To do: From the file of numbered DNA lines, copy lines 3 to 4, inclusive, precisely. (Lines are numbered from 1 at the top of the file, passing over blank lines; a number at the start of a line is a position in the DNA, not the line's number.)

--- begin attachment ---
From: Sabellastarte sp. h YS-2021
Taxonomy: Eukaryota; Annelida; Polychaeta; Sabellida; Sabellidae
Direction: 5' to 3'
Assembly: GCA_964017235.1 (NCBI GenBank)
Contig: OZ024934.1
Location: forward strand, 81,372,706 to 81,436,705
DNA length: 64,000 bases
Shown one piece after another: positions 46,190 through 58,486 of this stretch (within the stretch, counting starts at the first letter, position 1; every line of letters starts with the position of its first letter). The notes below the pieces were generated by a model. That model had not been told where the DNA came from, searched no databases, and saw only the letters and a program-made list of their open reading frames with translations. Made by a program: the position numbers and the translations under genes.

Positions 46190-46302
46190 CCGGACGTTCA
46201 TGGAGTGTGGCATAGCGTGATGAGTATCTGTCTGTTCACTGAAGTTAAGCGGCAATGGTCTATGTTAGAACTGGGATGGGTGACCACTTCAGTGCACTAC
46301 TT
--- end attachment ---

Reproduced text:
Direction: 5' to 3'
Assembly: GCA_964017235.1 (NCBI GenBank)